Business Birmingham is doing sterling work in demonstrating the strengths of the city, and the high level of talent that exists across the Midlands – diving deep into the statistics to demonstrate to investors the benefits of locating in the city. The scale of Birmingham often hides surprising depths; for example, recent work from Centre for Cities has shown that the city centre’s success in creating private sector jobs is hidden by the loss of employment elsewhere in the conurbation.
 
This should help to attract more inward investment – crucial, as nothing else can buoy employment numbers and sentiment as quickly in the short term. However, what the city needs to create in the long-term is more endogenous growth  – more start-ups, more entrepreneurship, more talented individuals moving into the city to make their ideas reality, just as the members of the Lunar Society did over two centuries ago.
 
That will not only change the image of the city – make it feel as if it is a place where successful people congregate – it will also help the business cases for large-scale relocation. A virtuous circle will have started. The recent growth of the computer games industry is a sign that this may already be happening in the all-important technology sector.

Nevertheless, there is much to be done in terms of skills and education, and Birmingham does not have particularly high concentrations of knowledge-intensive jobs in fast-growing sectors. But there are signs that both image and reality are beginning to change: the decision of Deutsche Bank to invest seriously in Brindleyplace is, hopefully, a sign of things to come.
 
It is equally heartening that Birmingham, Solihull and the Black Country are to come together under the Greater Birmingham banner. This is a really important moment for the whole of the West Midlands. Manchester may have been lucky with football and music – and to have avoided the worst excesses of the 1960s – but its success in recent years has been reaped after decades of working closely with other local authorities in the region.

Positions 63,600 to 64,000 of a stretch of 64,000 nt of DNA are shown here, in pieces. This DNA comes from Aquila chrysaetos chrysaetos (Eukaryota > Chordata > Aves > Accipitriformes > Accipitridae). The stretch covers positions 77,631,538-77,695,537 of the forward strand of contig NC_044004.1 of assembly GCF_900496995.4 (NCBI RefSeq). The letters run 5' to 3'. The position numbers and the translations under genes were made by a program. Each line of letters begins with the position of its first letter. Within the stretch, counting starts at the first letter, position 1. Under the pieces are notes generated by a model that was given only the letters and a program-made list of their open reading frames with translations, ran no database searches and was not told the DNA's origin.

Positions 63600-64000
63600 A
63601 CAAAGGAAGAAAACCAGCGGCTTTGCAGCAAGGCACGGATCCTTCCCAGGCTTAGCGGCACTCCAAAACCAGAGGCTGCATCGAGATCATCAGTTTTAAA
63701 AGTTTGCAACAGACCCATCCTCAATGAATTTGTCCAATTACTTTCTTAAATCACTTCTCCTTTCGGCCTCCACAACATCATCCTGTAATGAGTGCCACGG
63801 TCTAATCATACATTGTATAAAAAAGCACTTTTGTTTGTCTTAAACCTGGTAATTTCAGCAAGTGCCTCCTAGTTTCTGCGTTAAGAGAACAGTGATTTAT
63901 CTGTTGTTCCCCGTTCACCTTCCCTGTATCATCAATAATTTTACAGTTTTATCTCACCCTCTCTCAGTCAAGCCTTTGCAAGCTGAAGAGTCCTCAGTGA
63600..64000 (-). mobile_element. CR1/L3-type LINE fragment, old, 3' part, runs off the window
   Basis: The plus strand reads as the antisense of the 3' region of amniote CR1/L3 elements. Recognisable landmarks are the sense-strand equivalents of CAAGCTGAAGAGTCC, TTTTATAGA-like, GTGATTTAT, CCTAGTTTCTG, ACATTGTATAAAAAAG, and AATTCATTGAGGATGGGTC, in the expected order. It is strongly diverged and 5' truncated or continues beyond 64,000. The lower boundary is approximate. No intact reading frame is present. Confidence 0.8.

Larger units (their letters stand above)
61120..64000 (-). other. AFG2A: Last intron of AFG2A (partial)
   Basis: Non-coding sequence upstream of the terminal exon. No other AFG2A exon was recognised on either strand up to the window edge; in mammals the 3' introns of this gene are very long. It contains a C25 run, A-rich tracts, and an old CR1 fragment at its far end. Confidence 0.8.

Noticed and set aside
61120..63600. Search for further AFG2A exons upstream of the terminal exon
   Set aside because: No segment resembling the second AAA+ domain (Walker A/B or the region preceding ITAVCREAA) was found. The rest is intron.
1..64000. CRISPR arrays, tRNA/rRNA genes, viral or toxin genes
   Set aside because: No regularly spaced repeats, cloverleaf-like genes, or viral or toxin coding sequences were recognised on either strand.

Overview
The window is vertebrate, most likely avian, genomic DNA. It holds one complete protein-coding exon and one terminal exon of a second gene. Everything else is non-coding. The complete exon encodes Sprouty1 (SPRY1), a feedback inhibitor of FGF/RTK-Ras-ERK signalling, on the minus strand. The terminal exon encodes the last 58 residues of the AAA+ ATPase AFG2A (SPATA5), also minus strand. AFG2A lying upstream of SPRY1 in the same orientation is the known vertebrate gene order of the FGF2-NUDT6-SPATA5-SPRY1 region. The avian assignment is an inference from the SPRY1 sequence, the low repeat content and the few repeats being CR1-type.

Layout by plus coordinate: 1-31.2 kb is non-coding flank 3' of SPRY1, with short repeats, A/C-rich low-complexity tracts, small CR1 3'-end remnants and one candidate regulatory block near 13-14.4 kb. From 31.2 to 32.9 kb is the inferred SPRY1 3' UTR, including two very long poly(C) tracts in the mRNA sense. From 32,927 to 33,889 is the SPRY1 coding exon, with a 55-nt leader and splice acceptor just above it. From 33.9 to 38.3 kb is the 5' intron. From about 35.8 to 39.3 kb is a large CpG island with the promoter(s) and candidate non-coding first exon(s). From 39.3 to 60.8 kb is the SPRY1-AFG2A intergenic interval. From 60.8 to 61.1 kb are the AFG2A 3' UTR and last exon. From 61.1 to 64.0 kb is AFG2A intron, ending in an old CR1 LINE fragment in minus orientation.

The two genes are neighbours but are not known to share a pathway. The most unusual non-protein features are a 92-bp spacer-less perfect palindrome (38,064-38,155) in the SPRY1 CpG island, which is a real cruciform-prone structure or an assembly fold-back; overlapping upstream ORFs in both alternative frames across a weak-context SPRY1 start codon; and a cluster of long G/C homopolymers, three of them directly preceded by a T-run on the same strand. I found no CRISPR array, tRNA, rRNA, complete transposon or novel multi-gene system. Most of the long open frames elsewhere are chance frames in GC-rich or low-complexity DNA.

After all, international investors do not understand or care about local administrative boundaries; what they understand as a city is a contiguous urban area . It seems peculiar to those outside the Midlands that Wigan or Stockport are happy to be “Greater Manchester”  while Wolverhampton or Solihull often seem to claim to be completely separate from Birmingham, despite there being no let up in the buildings as you drive between either.
 
 Admittedly this is partly a result of history; the cotton towns have always looked towards Cottonopolis, whereas the Black Country’s specialisation in primary and extractive industries gave it a very different character from Brummagem’s artisans.  But in a world where city regions compete with city regions, these old separations need to be set aside, or we will all lose out.
 
It is gladdening that Wolverhampton or Walsall are starting to recognise this, but there is still much to be done. For example, places as far afield as Bradford, York, Harrogate and Skipton are happy to be part of the “Leeds City Region”. The equivalent would be Coventry, Leamington Spa and Worcester accepting the Birmingham moniker. That may be some way away.
 
There is also a lot of ground to be made up.  Manchester’s Metrolink, its new museums and the BBC relocation do not come from government favouritism; they all come from decades of joined-up lobbying to government aimed at positioning the conurbation as the second largest business centre after London.  But Greater Birmingham, it seems, is now in a position to start properly promoting itself and telling the world about the vast amount of physical, human and cultural assets it has. A bit more football success would help, too.​